WASHINGTON, May 16 (Reuters) - A former coal executive who last week finished a yearlong prison sentence for conspiring to violate safety standards at a mine where a deadly blast occurred, has urged U.S. President Donald Trump to "get to the truth" about the incident.
Donald Blankenship, who was chief executive officer of Massey Energy Co during the April 2010 explosion that killed 29 people at the Upper Big Branch coal mine in West Virginia, said in a letter to Trump dated on Monday that former officials had rushed to judge the accident before an investigation was completed and that the media distorted the truth.
The letter said the Mine Safety and Health Administration cut airflow to the miners, causing natural gas to inundate the mine, and sparks from workers cutting sandstone ignited the gas.
"The truth needs to be told about what happened at UBB," Blankenship said in the letter. "If the truth is not told, coal miners remain at risk of another tragedy."
A fire caused by a methane or natural gas leak probably set off the blast at Massey's now-closed Upper Big Branch mine about 40 miles (65 km) south of Charleston, according to federal investigators.
In January, the 4th U.S. Circuit Court of Appeals rejected Blankenship's effort to overturn his conviction and prison sentence.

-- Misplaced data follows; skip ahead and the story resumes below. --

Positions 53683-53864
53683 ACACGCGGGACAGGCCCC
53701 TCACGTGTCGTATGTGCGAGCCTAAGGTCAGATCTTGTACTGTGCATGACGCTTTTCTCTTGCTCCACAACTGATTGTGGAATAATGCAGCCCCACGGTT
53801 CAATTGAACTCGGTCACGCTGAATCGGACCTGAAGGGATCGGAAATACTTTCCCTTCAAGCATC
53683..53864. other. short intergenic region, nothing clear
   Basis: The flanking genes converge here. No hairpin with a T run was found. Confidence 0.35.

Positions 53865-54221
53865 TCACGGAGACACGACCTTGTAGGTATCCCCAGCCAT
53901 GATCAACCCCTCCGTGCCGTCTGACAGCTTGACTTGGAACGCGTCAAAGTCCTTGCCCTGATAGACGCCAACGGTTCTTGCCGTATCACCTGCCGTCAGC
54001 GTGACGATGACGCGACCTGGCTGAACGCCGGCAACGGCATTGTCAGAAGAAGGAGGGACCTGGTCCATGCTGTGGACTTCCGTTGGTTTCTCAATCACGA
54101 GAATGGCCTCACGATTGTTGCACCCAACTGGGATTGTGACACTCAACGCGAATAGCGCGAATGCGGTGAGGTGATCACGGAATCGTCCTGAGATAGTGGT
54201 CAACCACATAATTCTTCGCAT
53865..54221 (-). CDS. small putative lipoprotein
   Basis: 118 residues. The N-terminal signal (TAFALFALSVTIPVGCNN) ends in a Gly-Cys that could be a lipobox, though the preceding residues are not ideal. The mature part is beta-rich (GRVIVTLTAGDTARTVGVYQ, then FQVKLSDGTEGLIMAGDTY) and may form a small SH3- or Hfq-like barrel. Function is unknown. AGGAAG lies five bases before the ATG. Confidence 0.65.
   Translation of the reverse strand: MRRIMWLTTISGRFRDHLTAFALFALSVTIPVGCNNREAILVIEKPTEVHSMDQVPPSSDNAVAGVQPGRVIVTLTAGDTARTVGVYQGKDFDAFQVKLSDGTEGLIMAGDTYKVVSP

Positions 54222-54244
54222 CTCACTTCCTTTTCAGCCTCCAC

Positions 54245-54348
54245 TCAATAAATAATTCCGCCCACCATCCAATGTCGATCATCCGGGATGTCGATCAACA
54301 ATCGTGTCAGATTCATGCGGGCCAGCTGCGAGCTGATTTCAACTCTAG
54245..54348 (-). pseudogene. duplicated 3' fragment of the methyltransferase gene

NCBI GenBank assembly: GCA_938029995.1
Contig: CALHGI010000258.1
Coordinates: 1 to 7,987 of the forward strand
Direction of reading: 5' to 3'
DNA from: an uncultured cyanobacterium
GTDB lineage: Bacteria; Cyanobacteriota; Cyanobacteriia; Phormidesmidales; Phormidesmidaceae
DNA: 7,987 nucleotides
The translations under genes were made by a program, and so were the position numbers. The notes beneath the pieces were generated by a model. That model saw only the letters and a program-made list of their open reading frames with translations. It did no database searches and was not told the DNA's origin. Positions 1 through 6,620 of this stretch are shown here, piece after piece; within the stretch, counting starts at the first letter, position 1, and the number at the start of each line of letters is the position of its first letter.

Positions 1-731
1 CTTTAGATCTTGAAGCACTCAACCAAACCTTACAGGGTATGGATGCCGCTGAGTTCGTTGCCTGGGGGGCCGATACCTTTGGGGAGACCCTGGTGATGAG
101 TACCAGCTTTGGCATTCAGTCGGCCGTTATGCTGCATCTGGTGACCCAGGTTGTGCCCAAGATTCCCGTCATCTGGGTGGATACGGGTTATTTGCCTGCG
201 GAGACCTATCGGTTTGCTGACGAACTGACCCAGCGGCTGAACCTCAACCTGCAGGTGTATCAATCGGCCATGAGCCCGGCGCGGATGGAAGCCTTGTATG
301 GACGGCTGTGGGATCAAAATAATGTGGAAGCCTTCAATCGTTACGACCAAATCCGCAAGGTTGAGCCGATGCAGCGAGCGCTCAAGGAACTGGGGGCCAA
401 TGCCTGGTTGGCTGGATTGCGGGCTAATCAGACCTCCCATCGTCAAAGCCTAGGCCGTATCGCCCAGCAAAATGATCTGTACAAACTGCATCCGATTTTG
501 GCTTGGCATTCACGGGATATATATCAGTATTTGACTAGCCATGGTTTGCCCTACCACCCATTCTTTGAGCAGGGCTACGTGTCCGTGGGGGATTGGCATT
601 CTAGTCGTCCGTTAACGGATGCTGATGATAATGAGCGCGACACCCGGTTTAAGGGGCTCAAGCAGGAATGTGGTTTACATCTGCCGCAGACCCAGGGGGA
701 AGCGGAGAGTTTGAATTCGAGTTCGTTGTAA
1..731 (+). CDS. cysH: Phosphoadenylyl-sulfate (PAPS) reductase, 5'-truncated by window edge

Contrary to Blankenship's position, a mine operator is not immune from criminal liability "by characterizing his mine's repeated failure to comply with safety laws as a consequence of tough decisions he had to make weighing production, safety, and regulatory compliance," Circuit Judge James Wynn wrote then.
Blankenship also attempted to compare himself to Trump. "You and I ... share relentless and false attacks on our reputation by the liberal media," Blankenship said in a letter, a copy of which Reuters saw.
A White House official had no comment.
Blankenship helped build Massey into Appalachia's largest coal producer, with more than 7,000 employees and more than 40 mines.
In his letter, Blankenship urged Trump to split the MSHA into two agencies, one to regulate the industry and one to conduct investigations. He termed a measure introduced by Senator Joe Manchin, a West Virginia Democrat, to increase the criminal liability for coal mine supervisors "a prime example of bad legislation."
The coal industry has suffered as power producers turn to cheap natural gas to generate electricity and from environmental rules put forward by former president Barack Obama, a Democrat, that Trump, a Republican, is trying to dismantle. (Reporting by Timothy Gardner; Editing by Lisa Von Ahn)